The aforementioned Washington Post editorial accused Hamas of disrupting peace efforts, stated that “no one is starving in Gaza, and noted that “Israelis have been relentlessly terrorized” by Hamas rocket attacks. It concluded, “The people of Gaza, should get a consistent message that relief lies not in blowing up international borders but in ending attacks on Israel and allowing a peace process to go forward.”
A Chicago Tribune editorial, entitled “The Enemy Within,” warned that “until most Gazans fix the blame for their miserable living conditions where it belongs–on their elected leaders of Hamas–Gaza will remain poised on the brink of crisis, sending rockets into Israel and then complaining bitterly when its foe retaliates.” And that editorial concluded, “As long as Hamas is in power, Gaza will be driven further into misery, further from the path that would lead to an independent state. For Gazans, the real enemy is within.”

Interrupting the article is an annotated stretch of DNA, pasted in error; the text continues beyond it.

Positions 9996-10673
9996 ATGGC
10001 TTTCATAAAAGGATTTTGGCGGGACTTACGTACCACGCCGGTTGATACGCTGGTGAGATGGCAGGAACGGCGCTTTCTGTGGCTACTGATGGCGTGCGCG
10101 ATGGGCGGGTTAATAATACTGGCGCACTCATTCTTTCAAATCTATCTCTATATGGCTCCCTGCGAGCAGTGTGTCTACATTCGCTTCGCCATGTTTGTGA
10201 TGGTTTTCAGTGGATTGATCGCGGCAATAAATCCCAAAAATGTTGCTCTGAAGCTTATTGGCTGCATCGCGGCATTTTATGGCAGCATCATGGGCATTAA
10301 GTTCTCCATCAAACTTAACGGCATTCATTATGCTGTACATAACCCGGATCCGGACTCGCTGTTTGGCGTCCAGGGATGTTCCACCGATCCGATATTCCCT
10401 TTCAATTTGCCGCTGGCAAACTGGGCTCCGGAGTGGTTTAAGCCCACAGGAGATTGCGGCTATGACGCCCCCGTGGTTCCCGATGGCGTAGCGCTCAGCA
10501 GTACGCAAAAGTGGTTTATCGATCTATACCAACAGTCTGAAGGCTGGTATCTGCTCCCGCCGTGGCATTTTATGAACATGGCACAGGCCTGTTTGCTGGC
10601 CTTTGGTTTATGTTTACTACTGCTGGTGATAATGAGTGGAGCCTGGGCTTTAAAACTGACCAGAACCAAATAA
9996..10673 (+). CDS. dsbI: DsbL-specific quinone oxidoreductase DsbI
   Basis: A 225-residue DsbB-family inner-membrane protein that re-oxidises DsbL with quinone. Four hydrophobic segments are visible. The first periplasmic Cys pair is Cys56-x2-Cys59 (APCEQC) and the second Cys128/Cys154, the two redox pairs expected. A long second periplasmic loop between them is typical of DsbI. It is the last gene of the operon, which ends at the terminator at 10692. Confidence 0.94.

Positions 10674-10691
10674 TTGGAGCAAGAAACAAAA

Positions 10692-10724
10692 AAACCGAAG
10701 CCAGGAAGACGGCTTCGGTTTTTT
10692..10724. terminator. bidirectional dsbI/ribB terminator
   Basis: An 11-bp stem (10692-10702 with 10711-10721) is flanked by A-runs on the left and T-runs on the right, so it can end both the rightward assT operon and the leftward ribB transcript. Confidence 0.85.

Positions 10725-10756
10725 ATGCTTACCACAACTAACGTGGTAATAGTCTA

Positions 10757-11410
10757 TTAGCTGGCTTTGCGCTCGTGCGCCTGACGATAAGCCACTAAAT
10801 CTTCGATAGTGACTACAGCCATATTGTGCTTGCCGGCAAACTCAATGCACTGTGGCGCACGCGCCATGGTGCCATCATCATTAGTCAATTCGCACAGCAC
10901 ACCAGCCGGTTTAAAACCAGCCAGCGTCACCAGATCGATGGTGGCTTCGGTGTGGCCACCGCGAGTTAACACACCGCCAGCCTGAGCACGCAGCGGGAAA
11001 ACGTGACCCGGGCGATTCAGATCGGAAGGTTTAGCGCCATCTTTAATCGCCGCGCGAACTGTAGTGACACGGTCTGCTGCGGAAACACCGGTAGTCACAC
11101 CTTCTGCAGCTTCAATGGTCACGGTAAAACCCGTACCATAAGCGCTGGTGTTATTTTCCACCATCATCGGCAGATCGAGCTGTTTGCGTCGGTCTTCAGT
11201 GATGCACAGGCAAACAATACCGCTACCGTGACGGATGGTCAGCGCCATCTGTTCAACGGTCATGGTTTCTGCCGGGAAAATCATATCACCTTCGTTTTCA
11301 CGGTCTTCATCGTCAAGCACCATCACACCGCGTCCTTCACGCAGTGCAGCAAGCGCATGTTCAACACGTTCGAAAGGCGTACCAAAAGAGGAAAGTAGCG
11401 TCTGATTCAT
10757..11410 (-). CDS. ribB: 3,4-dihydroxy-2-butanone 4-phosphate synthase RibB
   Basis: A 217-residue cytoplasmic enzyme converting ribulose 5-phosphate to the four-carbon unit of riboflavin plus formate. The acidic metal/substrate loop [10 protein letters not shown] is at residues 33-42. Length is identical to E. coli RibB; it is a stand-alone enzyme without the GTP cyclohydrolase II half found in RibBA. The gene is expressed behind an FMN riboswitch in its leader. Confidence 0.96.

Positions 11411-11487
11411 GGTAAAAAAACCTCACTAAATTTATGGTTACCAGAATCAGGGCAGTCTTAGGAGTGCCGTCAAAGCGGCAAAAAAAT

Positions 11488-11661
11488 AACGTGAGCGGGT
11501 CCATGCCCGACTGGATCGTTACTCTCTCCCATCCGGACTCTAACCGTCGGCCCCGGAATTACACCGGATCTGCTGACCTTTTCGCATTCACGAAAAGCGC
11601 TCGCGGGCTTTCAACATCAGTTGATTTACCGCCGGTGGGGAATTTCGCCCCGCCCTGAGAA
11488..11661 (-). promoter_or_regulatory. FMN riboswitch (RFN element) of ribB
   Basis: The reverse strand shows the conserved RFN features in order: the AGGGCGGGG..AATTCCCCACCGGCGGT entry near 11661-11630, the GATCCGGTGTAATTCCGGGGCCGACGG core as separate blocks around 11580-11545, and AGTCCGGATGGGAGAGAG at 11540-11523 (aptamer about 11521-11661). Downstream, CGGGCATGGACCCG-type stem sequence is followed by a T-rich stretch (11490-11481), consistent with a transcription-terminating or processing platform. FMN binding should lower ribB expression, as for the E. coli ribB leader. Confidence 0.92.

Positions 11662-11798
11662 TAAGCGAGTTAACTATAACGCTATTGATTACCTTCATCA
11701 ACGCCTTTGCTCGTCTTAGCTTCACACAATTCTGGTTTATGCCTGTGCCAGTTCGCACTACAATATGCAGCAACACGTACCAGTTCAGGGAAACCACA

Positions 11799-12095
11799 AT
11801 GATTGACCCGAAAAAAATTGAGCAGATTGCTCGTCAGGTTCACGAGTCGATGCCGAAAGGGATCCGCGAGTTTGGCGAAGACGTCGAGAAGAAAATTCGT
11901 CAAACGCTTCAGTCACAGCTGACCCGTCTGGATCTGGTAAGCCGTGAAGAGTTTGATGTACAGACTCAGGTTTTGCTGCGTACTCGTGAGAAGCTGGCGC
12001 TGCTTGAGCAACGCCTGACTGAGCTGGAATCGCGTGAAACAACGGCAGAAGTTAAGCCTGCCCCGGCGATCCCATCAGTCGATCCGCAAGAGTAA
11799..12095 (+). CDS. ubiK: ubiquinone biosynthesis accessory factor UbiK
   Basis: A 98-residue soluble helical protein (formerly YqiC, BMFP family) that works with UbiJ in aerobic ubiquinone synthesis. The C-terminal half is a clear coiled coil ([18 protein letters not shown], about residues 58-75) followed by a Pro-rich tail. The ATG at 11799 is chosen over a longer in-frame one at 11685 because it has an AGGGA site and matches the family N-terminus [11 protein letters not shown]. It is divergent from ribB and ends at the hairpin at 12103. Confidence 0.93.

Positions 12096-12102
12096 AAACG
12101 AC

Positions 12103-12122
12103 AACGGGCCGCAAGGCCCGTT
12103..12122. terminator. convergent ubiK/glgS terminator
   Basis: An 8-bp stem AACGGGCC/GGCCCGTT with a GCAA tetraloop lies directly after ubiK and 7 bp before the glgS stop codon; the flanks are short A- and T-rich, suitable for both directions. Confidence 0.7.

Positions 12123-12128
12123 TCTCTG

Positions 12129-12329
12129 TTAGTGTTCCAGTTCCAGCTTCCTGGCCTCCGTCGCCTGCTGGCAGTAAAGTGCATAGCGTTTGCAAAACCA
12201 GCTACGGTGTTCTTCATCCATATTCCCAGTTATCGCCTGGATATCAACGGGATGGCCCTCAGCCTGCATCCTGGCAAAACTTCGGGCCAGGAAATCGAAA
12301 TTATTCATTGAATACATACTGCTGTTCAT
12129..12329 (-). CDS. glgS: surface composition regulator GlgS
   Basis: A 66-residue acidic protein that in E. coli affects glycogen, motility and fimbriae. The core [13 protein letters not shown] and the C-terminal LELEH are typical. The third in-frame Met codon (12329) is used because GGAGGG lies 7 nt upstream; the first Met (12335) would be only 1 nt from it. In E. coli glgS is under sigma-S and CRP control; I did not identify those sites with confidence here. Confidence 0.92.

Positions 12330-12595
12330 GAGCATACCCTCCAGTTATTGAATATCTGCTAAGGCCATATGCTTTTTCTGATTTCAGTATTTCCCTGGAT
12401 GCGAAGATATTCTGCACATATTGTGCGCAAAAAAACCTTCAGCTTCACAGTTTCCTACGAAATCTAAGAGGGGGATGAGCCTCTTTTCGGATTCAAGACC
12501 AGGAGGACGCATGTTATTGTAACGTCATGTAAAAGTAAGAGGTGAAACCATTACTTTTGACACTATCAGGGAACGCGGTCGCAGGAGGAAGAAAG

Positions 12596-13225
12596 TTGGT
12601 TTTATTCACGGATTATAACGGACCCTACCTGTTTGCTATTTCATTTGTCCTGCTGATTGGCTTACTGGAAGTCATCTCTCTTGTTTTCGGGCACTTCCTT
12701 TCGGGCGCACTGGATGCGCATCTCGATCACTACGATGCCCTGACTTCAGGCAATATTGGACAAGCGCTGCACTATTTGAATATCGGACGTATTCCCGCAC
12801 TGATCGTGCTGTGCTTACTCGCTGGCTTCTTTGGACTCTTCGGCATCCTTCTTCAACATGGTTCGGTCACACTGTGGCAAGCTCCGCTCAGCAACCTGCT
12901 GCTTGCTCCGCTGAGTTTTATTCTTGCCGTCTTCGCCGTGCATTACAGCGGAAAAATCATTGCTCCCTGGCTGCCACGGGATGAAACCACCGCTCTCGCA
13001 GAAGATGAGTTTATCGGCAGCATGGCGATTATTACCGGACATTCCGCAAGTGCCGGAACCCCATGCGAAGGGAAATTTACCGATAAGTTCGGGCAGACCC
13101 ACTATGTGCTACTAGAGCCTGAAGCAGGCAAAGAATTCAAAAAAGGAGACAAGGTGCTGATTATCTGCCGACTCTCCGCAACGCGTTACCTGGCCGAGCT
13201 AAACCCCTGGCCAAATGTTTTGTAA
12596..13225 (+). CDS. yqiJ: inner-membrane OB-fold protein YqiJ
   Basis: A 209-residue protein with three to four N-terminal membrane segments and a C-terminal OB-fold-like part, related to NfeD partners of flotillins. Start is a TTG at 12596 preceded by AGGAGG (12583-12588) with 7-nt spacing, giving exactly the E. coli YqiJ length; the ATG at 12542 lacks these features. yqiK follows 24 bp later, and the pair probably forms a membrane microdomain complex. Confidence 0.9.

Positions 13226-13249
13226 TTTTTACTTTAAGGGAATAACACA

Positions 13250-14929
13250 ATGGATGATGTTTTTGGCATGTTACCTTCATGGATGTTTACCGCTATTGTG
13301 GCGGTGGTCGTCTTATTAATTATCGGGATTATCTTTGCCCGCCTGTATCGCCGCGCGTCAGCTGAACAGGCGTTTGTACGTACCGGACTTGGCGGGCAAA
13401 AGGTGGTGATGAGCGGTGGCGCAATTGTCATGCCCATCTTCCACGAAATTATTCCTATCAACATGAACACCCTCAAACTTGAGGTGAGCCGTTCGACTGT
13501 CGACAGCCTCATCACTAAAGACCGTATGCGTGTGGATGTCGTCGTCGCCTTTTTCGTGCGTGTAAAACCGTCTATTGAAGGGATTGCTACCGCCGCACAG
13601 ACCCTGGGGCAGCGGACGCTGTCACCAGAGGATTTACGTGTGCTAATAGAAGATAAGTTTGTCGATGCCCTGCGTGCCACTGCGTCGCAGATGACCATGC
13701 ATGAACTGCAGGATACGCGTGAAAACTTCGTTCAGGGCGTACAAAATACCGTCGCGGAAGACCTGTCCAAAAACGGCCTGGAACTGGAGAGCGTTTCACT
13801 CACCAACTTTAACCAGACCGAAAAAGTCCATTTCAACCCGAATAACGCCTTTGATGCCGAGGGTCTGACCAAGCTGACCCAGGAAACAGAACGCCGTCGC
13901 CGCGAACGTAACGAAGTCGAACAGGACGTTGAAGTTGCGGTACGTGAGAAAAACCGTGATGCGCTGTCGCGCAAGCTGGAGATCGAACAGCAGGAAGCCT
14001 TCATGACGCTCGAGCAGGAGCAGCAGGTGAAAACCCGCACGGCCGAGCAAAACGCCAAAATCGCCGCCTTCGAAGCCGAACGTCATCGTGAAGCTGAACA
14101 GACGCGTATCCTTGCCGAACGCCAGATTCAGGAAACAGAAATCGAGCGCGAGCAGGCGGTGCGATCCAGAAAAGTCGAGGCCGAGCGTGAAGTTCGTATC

Certainly, contrary reports can be found, as well as pictures seemingly calculated to mobilize sympathy for ending sanctions on the Gaza Strip. Yet this was scarcely a tidal wave and largely concentrated in the media institutions that always take that stance.
In reality, there are two huge flaws with Hamas’s strategy. From a pragmatic standpoint, Hamas’s radicalism does prevent the creation of a Palestinian state and a peace that would benefit Palestinians. Its strategy of the permanent offensive guarantees not only suffering but also failure.
Even from a radical perspective, Hamas’s policy of permanent offensive is a big mistake. It would have been better advised to pretend moderation, make a deal with at least Fatah–or perhaps even Israel–then break it in a bid for total victory. If it opted for quiet, Hamas could end the sanctions, gain some Western support, build up Gaza’s economy and social institutions, and train a future generation for all-out war. Â But Hamas also rejects this cleverly cynical extremist approach. Of course, Arafat made that same error.